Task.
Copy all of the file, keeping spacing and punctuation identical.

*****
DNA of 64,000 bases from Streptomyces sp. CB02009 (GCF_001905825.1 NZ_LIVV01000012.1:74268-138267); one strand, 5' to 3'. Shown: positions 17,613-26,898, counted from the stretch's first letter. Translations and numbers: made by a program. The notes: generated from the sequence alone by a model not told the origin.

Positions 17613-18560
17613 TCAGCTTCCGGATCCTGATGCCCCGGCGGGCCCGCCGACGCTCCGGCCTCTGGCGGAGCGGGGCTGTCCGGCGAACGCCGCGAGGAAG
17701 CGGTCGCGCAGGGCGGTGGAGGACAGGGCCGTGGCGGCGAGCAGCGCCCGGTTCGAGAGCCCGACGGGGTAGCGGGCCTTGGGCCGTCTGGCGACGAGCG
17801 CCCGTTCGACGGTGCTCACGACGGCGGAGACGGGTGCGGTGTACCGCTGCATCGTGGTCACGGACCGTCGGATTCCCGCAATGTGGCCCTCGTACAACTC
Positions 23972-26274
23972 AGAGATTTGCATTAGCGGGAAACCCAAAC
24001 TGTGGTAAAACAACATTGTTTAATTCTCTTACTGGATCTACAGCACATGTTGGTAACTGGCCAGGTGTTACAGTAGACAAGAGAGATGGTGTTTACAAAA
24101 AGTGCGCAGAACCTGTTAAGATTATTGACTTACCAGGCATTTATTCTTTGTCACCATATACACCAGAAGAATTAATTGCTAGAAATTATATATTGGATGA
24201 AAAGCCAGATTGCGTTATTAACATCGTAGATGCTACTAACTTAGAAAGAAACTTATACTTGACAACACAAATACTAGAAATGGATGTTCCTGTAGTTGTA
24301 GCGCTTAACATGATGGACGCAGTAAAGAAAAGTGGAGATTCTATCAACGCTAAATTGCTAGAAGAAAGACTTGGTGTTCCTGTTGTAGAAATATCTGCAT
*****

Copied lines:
DNA of 64,000 bases from Streptomyces sp. CB02009 (GCF_001905825.1 NZ_LIVV01000012.1:74268-138267); one strand, 5' to 3'. Shown: positions 17,613-26,898, counted from the stretch's first letter. Translations and numbers: made by a program. The notes: generated from the sequence alone by a model not told the origin.

Positions 17613-18560
17613 TCAGCTTCCGGATCCTGATGCCCCGGCGGGCCCGCCGACGCTCCGGCCTCTGGCGGAGCGGGGCTGTCCGGCGAACGCCGCGAGGAAG
17701 CGGTCGCGCAGGGCGGTGGAGGACAGGGCCGTGGCGGCGAGCAGCGCCCGGTTCGAGAGCCCGACGGGGTAGCGGGCCTTGGGCCGTCTGGCGACGAGCG
17801 CCCGTTCGACGGTGCTCACGACGGCGGAGACGGGTGCGGTGTACCGCTGCATCGTGGTCACGGACCGTCGGATTCCCGCAATGTGGCCCTCGTACAACTC
Positions 23972-26274
23972 AGAGATTTGCATTAGCGGGAAACCCAAAC
24001 TGTGGTAAAACAACATTGTTTAATTCTCTTACTGGATCTACAGCACATGTTGGTAACTGGCCAGGTGTTACAGTAGACAAGAGAGATGGTGTTTACAAAA
24101 AGTGCGCAGAACCTGTTAAGATTATTGACTTACCAGGCATTTATTCTTTGTCACCATATACACCAGAAGAATTAATTGCTAGAAATTATATATTGGATGA
24201 AAAGCCAGATTGCGTTATTAACATCGTAGATGCTACTAACTTAGAAAGAAACTTATACTTGACAACACAAATACTAGAAATGGATGTTCCTGTAGTTGTA
24301 GCGCTTAACATGATGGACGCAGTAAAGAAAAGTGGAGATTCTATCAACGCTAAATTGCTAGAAGAAAGACTTGGTGTTCCTGTTGTAGAAATATCTGCAT